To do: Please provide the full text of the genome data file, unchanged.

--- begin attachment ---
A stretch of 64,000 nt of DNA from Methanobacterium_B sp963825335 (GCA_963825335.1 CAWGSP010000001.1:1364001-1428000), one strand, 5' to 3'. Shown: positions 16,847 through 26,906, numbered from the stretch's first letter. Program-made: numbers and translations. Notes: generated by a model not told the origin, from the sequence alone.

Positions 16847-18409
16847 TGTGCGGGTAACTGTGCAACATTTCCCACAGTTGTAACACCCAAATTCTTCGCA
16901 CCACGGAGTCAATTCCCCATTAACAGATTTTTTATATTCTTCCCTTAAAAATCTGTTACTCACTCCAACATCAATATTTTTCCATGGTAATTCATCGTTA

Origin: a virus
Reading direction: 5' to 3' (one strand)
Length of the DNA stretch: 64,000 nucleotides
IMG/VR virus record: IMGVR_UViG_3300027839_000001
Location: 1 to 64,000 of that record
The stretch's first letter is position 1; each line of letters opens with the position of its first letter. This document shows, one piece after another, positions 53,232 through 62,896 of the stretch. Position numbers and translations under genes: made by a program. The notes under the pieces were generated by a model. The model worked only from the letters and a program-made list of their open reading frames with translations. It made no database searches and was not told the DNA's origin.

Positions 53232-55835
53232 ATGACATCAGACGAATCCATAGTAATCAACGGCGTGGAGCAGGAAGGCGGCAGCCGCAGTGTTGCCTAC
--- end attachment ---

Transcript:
A stretch of 64,000 nt of DNA from Methanobacterium_B sp963825335 (GCA_963825335.1 CAWGSP010000001.1:1364001-1428000), one strand, 5' to 3'. Shown: positions 16,847 through 26,906, numbered from the stretch's first letter. Program-made: numbers and translations. Notes: generated by a model not told the origin, from the sequence alone.

Positions 16847-18409
16847 TGTGCGGGTAACTGTGCAACATTTCCCACAGTTGTAACACCCAAATTCTTCGCA
16901 CCACGGAGTCAATTCCCCATTAACAGATTTTTTATATTCTTCCCTTAAAAATCTGTTACTCACTCCAACATCAATATTTTTCCATGGTAATTCATCGTTA

Origin: a virus
Reading direction: 5' to 3' (one strand)
Length of the DNA stretch: 64,000 nucleotides
IMG/VR virus record: IMGVR_UViG_3300027839_000001
Location: 1 to 64,000 of that record
The stretch's first letter is position 1; each line of letters opens with the position of its first letter. This document shows, one piece after another, positions 53,232 through 62,896 of the stretch. Position numbers and translations under genes: made by a program. The notes under the pieces were generated by a model. The model worked only from the letters and a program-made list of their open reading frames with translations. It made no database searches and was not told the DNA's origin.

Positions 53232-55835
53232 ATGACATCAGACGAATCCATAGTAATCAACGGCGTGGAGCAGGAAGGCGGCAGCCGCAGTGTTGCCTAC